Morsi Anti-Semitism: Better Late Than Never For the New York Times

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In a story that was reported by Israeli press, including the Jerusalem Post and Times of Israel, a video from 2010 was released by the Middle East Media Research Institute (MEMRI) of Egyptian President Mohammed Morsi opposing peace with “the descendants of apes and pigs.” (See transcript here.)

That the leader of the Arab world’s most powerful and influential state has openly expressed anti-Semitic views and his opposition to peace with Israel was a potentially huge international story. Or was it?

Forbes magazine’s Richard Behar asked the question as to why no American newsrooms deemed Morsi’s comments worthy of attention:

Needless to say, this was HUGE NEWS for American mass media! Only it wasn’t. (Knock, knock, New York Times? Anybody home?) In fact, to be fair to the paper of record, not a single major outlet has covered it. Not AP or Reuters. Not CBS News or CNN. Not Time magazine or U.S. News & World Report. Not the Washington Post, the Wall Street Journal, or USA Today. Etcetera. And therein lies a story, which this column can only begin to skin open here. 

Undoubtedly, the Cairo and Jerusalem bureaus of the big U.S. media outlets saw the story. But the news only found its way to certain American readers and viewers by getting picked up in Jewish and/or conservative forums over the following days. 

Most would agree that, even in the internet age, the [New YorkTimes is still the leading agenda-setter for major media.  It is, after all, the best paper around,  a true wonder-of-the-world.  But it does seem to avoid covering Islamist incitement against Jews (and Christians) like the plagues.

Lo and behold, however, today’s New York Times (January 15) covers the Morsi story. While it took the intervention of a respected publication such as Forbes before the New York Times woke up and reported the news that should matter to its readers, credit to the paper for publishing the story while other mainstream media such as CNN, BBC, Washington Post and others have failed to do so.

From the original release of the story on January 4 and Richard Behar’s article on January 11, it has taken some eleven days for the New York Times to file a report.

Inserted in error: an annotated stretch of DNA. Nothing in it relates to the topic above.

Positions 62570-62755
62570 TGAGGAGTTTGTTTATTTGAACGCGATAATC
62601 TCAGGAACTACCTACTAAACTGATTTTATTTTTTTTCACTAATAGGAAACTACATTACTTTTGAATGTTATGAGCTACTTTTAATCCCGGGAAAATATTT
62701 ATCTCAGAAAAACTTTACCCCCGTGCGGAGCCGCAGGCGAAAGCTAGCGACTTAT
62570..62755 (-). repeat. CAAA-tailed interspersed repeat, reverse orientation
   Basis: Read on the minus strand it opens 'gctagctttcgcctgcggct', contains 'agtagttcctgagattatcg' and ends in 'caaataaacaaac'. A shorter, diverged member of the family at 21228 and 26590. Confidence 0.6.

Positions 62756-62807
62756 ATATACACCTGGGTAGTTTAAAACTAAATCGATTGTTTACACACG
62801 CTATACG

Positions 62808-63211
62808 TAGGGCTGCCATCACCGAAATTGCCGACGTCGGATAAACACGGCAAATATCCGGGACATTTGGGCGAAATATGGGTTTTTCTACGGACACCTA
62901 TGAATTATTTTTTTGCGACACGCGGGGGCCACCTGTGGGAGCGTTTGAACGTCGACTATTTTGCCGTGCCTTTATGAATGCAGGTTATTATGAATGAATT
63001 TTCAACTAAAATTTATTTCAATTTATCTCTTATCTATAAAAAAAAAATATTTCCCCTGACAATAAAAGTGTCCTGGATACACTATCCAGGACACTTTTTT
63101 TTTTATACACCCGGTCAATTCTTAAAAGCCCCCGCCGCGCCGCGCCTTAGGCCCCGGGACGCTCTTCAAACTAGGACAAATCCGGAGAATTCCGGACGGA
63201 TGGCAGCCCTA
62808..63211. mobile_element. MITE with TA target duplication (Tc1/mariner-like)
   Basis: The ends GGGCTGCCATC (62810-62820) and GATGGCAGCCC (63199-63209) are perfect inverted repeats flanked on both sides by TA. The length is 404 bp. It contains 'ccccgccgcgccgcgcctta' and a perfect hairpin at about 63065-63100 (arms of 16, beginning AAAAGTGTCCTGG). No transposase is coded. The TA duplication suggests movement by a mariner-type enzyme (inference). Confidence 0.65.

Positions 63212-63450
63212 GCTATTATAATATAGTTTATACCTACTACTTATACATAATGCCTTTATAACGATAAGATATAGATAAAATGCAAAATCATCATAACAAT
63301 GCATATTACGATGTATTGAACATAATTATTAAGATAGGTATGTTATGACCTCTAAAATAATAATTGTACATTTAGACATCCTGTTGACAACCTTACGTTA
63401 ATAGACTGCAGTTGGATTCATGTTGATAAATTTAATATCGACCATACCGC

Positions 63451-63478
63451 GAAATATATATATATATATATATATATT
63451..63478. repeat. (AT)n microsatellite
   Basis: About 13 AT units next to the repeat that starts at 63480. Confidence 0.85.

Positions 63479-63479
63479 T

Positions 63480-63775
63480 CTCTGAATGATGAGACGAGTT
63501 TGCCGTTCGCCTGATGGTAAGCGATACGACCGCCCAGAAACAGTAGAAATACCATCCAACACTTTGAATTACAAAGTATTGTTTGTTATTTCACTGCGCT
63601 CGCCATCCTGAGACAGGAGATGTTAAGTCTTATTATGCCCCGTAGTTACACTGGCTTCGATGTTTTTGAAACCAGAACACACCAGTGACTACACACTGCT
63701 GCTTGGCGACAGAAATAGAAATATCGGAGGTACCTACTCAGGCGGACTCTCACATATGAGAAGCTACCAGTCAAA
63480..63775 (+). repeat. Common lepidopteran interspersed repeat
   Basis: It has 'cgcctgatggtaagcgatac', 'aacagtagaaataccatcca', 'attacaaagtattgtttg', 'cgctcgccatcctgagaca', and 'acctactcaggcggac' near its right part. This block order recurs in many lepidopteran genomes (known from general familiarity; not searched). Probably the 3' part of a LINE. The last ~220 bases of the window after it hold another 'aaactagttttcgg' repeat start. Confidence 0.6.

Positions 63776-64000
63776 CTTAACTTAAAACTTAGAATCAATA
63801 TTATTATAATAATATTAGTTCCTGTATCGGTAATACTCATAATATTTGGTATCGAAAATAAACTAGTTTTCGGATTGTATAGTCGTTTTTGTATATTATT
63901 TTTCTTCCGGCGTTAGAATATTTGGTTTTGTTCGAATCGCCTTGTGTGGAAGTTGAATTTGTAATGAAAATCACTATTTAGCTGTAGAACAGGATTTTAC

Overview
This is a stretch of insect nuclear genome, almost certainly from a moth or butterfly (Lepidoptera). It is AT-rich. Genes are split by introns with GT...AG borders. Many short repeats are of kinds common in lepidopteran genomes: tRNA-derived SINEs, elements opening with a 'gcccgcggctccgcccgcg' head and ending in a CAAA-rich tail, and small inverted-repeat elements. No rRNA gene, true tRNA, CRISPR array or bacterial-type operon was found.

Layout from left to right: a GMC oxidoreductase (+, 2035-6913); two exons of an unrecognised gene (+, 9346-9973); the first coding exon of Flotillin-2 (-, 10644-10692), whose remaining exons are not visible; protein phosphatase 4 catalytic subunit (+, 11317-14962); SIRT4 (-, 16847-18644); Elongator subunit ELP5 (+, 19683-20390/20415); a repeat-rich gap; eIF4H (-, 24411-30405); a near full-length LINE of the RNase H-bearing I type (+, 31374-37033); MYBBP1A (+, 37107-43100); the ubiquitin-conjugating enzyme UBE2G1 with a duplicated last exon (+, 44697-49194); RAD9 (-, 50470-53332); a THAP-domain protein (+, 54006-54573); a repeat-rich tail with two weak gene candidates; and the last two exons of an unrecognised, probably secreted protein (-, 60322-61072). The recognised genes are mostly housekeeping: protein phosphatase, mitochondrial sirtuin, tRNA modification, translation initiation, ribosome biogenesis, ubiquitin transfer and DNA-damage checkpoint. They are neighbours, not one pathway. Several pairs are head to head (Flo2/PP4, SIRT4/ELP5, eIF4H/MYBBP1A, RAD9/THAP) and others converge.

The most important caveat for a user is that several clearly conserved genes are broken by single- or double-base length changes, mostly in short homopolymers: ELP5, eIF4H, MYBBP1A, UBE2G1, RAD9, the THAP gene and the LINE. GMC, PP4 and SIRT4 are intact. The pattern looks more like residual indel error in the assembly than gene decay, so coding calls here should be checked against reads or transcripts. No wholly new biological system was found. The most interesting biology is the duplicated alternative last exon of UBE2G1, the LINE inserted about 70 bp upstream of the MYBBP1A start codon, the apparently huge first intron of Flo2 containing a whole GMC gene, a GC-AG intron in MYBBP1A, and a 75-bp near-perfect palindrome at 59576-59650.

According to the NY Times report: “Representatives of Mr. Morsi have declined repeated requests over more than three days for comment on his remarks.” This would imply that journalist David Kirkpatrick first cottoned on to the story on the day that Behar called out the NY Times.

While it is concerning that the NY Times initially didn’t consider anti-Semitic and anti-Israel comments from the Egyptian president to be worth covering, at least the paper did eventually publish the story. We wait to see whether others will follow the NY Times’s lead.

Why is this important? That Egypt’s president uttered these statements is newsworthy in its own right. But in the bigger picture, the media tends to concentrate its attention on presenting Israel as the intransigent side, placing issues such as settlements at the heart of the Middle East conflict. Meanwhile, anti-Israel incitement from the Palestinians and the wider Arab world is virtually never covered and is thus rarely factored in as a potential obstacle towards peace.

It’s time that the mainstream media acknowledges that the Mideast conflict might actually be based on more than just a simple territorial dispute.

In this case, thanks to Richard Behar, it’s better late than never.

UPDATE

The Algemeiner reports that Morsi’s anti-Semitic remarks have been condemned by White House Press Secretary Jay Carney at a Tuesday press briefing:

“We strongly condemn the remark that then-Muslim Brotherhood leader Morsi made in 2010. The language that we have seen is deeply offensive.  We completely reject these statements, as we do any language that espouses religious hatred. This discourse–this is a broader point–this kind of discourse has been acceptable in the region for far too long and it’s counter to the goal of peace. President Morsi should make clear that he respects people of all faiths, and that this type of rhetoric is not acceptable or productive in a democratic Egypt. Since taking office President Morsi has reaffirmed Egypt’s commitment to its peace treaty with Israel in both word and deed, and has proven willing to work with us towards shared objectives including a ceasefire during the crisis in Gaza last year. These commitments are essential to our bi-lateral relations with Egypt as well as for stability in the region.”


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